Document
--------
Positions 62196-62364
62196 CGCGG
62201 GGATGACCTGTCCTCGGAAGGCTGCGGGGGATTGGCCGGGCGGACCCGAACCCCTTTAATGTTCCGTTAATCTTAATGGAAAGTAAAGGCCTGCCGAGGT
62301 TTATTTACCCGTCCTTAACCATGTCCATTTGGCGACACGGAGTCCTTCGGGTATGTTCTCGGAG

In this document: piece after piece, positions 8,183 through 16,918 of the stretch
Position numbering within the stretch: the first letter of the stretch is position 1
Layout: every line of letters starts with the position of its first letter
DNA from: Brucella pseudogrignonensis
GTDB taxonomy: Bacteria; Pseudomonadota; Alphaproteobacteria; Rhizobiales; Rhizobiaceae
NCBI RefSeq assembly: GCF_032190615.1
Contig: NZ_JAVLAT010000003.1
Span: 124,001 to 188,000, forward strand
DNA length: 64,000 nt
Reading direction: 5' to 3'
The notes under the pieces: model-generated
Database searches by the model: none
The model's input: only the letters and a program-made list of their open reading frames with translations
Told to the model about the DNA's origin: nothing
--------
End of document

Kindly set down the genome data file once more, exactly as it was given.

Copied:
Positions 62196-62364
62196 CGCGG
62201 GGATGACCTGTCCTCGGAAGGCTGCGGGGGATTGGCCGGGCGGACCCGAACCCCTTTAATGTTCCGTTAATCTTAATGGAAAGTAAAGGCCTGCCGAGGT
62301 TTATTTACCCGTCCTTAACCATGTCCATTTGGCGACACGGAGTCCTTCGGGTATGTTCTCGGAG

In this document: piece after piece, positions 8,183 through 16,918 of the stretch
Position numbering within the stretch: the first letter of the stretch is position 1
Layout: every line of letters starts with the position of its first letter
DNA from: Brucella pseudogrignonensis
GTDB taxonomy: Bacteria; Pseudomonadota; Alphaproteobacteria; Rhizobiales; Rhizobiaceae
NCBI RefSeq assembly: GCF_032190615.1
Contig: NZ_JAVLAT010000003.1
Span: 124,001 to 188,000, forward strand
DNA length: 64,000 nt
Reading direction: 5' to 3'
The notes under the pieces: model-generated
Database searches by the model: none
The model's input: only the letters and a program-made list of their open reading frames with translations
Told to the model about the DNA's origin: nothing